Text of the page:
We’ll be heading back to South Africa in a few months so wish us luck—maybe we’ll spot one this trip.

But we’re much more likely to spot this big guy–the White Rhino.

The white rhino and the black rhino are close to the same color which is gray. So how can you tell them apart? Take a look at the lip.

    Black Rhino – notice the pointed upper lip

                                                     White or Square-lipped Rhino

1-white-rhino-gc590aThe white rhino is primarily a grazer and not as aggressive as the black rhino, but looking at the horns (which are actually densely packed fibers–not real horns), I don’t believe I’d like to tangle with either of them. And in spite of their stubby little legs and massive bodies, they can run remarkably fast for short distances.
                                                 So don’t get too close!

Now, if you spend any amount of time in South Africa, I’m sure you’ll get to see the African or Cape Buffalo.
buffalo-2529508__340 (2)

But probably not this up close and personal. And not usually all alone. Since they are gregarious, you will more often see them running in herds of hundreds. Their grazing behavior changes the long grass lands into shorter grassy areas for other animals to graze upon.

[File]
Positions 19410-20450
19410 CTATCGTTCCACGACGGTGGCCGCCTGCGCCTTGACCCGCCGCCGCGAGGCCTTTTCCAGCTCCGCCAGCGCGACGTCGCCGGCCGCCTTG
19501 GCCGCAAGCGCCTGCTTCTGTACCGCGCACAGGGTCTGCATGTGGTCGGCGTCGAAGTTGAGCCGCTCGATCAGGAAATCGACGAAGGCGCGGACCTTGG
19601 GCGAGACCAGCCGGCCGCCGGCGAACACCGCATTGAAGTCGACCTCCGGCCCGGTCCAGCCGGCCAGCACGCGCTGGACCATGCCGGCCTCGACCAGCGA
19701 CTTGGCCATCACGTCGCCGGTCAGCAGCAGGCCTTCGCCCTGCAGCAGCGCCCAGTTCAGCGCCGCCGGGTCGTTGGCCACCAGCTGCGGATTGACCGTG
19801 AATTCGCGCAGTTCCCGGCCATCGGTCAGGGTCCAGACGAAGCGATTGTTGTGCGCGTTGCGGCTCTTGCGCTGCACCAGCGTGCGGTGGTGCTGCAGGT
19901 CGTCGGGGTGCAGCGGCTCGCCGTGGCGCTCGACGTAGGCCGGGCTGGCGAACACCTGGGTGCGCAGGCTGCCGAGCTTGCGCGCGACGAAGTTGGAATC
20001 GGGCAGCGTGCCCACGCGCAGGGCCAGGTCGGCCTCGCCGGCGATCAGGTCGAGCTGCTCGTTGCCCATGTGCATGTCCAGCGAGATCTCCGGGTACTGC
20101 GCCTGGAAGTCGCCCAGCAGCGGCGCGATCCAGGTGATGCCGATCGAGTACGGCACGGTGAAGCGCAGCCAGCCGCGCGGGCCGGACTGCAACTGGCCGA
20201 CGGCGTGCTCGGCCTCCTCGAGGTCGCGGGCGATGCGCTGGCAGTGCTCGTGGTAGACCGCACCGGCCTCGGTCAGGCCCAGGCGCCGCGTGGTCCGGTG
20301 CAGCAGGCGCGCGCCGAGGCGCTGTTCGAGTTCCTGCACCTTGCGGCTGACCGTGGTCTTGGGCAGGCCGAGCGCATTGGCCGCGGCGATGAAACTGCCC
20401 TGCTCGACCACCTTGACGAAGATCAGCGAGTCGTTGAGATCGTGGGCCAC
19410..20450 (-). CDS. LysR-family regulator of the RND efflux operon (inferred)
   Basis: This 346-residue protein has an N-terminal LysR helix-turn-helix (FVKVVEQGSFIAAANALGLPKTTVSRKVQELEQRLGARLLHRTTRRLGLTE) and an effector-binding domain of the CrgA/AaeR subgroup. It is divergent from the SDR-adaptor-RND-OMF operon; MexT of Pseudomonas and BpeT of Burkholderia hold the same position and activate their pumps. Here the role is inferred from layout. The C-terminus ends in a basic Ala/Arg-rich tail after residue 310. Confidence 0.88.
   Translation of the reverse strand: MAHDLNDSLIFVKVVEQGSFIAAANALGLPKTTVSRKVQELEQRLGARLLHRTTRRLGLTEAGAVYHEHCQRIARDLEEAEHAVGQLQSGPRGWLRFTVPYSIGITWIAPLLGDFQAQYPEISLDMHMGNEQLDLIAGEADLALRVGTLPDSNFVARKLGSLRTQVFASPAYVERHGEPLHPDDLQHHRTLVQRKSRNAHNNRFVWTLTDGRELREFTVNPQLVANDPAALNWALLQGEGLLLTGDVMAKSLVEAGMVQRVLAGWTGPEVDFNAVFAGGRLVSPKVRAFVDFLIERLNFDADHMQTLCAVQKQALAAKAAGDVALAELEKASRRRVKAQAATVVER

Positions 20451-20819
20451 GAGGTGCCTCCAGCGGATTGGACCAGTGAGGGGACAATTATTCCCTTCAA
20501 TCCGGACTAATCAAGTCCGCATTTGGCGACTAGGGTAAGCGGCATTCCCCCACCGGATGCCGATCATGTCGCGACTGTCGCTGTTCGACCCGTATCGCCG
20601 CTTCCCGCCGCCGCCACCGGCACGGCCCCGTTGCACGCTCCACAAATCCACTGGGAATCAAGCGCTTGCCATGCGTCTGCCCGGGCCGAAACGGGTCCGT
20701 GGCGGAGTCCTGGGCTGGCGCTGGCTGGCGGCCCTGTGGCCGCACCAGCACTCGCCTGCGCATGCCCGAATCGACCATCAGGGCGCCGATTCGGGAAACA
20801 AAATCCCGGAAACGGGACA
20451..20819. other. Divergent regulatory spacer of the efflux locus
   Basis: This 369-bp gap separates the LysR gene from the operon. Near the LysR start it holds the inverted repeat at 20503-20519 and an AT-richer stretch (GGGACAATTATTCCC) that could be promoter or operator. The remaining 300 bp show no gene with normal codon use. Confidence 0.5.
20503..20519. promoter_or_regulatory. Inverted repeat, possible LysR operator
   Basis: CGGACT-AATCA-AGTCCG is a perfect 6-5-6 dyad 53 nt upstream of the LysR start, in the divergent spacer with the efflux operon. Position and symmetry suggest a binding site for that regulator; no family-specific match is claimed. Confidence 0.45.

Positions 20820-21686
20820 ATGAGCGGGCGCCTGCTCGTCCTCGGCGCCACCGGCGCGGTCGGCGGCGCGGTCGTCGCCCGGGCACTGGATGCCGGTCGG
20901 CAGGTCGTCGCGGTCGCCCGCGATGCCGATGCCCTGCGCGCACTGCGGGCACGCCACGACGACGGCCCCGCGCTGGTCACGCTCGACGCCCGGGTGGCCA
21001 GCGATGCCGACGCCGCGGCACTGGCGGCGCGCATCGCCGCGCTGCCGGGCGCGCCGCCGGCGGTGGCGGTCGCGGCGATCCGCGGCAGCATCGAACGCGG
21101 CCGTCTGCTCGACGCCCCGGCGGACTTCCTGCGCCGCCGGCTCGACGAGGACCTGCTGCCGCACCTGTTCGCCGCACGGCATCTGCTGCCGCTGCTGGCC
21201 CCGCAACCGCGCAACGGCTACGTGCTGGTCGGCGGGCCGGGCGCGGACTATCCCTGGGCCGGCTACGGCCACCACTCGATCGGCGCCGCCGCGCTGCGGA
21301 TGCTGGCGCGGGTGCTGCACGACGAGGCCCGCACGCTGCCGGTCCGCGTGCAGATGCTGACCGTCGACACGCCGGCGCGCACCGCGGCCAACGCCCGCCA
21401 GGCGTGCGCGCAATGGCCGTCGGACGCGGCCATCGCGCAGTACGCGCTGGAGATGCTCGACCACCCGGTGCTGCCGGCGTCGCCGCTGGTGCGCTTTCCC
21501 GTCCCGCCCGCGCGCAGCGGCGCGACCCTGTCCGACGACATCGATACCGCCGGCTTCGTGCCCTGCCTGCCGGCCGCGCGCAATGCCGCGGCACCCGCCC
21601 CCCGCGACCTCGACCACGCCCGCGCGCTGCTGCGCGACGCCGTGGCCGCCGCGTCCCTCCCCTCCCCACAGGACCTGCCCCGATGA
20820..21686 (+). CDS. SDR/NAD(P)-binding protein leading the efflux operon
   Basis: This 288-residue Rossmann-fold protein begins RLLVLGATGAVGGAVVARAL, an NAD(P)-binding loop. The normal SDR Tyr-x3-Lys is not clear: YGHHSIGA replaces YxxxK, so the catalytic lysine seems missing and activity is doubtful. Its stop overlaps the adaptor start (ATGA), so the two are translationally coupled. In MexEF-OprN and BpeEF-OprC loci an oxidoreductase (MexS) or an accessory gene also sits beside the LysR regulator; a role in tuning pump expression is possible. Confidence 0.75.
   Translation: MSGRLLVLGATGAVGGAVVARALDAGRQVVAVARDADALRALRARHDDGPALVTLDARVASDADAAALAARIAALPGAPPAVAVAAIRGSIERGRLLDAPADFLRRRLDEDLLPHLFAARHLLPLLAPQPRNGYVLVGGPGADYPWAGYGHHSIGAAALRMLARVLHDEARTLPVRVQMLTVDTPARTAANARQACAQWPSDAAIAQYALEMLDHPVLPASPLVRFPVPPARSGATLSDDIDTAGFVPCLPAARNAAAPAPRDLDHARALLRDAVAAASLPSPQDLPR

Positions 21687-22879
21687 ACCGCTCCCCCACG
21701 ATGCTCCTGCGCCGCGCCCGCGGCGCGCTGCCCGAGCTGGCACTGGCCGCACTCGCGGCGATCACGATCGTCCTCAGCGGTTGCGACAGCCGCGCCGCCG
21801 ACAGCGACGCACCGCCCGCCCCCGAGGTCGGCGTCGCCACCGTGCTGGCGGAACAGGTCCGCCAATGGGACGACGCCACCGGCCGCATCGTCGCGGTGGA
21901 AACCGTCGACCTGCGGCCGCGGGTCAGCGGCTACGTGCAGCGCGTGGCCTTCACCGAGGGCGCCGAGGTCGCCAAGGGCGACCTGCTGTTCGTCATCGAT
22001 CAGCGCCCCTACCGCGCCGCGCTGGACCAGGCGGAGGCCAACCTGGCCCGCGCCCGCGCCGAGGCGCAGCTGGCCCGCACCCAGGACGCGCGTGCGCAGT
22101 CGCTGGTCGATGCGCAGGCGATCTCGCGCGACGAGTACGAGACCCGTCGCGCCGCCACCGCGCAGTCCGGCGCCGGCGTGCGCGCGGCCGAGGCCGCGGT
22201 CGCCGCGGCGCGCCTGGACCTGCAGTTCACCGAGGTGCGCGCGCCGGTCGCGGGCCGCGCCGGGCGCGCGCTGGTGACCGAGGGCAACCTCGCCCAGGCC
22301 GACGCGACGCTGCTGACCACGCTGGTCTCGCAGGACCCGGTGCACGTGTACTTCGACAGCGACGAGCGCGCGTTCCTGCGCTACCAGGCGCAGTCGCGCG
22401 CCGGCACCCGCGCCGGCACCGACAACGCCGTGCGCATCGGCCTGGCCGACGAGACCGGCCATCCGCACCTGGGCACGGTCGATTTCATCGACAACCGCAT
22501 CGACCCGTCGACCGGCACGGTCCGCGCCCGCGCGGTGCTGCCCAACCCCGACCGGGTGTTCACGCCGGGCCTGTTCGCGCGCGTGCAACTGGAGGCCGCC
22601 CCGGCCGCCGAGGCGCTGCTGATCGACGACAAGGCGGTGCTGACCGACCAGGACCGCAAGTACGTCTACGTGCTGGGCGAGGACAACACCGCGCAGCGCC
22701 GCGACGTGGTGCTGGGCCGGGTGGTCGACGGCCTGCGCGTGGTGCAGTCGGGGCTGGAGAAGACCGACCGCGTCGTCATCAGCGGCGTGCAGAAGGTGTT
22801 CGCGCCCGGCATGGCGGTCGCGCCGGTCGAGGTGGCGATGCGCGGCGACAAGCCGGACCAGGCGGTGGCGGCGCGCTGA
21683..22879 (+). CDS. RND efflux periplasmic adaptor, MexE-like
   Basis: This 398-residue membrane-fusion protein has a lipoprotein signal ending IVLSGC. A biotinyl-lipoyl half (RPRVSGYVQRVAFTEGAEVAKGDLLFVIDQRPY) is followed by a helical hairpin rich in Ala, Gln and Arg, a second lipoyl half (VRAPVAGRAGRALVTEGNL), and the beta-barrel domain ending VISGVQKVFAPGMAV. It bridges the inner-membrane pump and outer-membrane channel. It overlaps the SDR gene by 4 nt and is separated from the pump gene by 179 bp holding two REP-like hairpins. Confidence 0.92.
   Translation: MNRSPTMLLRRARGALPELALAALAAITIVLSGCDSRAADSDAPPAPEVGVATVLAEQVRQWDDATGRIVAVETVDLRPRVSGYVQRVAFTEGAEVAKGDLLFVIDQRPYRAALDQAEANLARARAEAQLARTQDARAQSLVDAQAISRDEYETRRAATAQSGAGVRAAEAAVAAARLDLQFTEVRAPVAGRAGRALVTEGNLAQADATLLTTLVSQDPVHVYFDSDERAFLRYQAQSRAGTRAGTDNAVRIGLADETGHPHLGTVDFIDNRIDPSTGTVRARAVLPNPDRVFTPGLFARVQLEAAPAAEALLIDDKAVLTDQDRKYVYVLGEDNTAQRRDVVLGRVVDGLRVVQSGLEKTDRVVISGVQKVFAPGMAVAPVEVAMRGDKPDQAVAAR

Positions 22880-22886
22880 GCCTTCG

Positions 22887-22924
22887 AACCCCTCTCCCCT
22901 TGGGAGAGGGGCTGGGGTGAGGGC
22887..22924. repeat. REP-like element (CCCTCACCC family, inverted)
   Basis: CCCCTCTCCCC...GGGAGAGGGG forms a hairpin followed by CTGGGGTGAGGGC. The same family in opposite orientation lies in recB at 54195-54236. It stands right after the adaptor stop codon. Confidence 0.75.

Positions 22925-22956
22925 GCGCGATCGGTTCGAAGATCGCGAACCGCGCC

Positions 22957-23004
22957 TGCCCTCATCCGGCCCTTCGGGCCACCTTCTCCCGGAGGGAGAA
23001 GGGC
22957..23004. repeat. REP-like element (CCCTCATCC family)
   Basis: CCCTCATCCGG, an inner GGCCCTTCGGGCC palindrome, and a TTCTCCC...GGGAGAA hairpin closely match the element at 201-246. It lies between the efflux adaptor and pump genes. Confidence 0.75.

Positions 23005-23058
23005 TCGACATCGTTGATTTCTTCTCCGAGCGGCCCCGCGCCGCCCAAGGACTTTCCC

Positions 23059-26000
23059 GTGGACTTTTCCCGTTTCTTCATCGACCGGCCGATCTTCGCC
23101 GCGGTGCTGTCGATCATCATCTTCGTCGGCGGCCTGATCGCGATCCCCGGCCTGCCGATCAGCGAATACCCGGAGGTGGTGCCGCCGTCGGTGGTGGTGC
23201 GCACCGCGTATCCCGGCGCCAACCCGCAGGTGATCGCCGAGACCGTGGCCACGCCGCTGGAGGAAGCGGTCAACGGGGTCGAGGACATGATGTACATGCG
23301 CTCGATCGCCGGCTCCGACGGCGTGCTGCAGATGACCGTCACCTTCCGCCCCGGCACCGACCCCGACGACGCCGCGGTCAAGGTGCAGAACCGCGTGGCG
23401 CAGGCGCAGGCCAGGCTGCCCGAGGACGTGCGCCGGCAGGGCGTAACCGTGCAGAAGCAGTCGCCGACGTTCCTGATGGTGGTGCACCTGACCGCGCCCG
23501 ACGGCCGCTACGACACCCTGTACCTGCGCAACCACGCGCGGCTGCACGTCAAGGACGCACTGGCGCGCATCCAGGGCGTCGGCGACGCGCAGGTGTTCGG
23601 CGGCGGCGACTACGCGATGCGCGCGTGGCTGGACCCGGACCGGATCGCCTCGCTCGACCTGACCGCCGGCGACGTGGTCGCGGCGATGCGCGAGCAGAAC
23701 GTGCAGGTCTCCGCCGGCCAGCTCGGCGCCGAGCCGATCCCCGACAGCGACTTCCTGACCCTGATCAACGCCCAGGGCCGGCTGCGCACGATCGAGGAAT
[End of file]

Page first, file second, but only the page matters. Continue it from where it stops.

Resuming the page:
buffalo-4450318_960_720 pixabay
(Picture courtesy of Pixabay)

So there’s a look at the Big Five, but there is so much more to see in South Africa. So many more animals. So many birds with amazing colors like I’d never seen before. So I’m not finished yet. 
There’s more to come!








TT

 

 

 

 

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The Great Gray Gift

dsc01786-2My last post discussed the lion–the first of the “Big Five”–but now let’s take a look at the BIGGEST of the “Big Five,” the elephant.

The African elephant is an herbivore, feeding on grasses, creepers, herbs, leaves and bark and is the largest living land animal on earth. Bulls reach a shoulder height of up to 13’ while the females are about 8 1/2’. Both male and female have tusks, which erupt when they are 1–3 years old and continue to grow throughout life. 

We can easily differentiate the African elephant from the smaller Asian elephant by its much larger ears which he uses both to cool himself and to get rid of pesky bugs.

Most of us have seen this gigantic beast at the circus or in a zoo, but no matter where you see them, they are usually eating.

I suppose that’s not surprising since they may consume up to 600 pounds of food a day. But for me, having seen them in the circus didn’t begin to compare to seeing them in their own environment—

—especially when they were at play.

Or simply finding relief from the African sun by chillin’ in the cool water.

The African Elephant population has been declining dramatically across the continent. Thank goodness for places like Kruger National Park which protect large herds. Because of these parks’ conservation measures, the Elephant population in South Africa has grown from about 120 in 1920 in 4 locations, to 10,000 at 40 locations to date.  They’re going to stay around, and that’s an amazing gift for which I am thankful.

DSC02157 (2)

That’s two of the Big Five down, and three to go.

To be continued...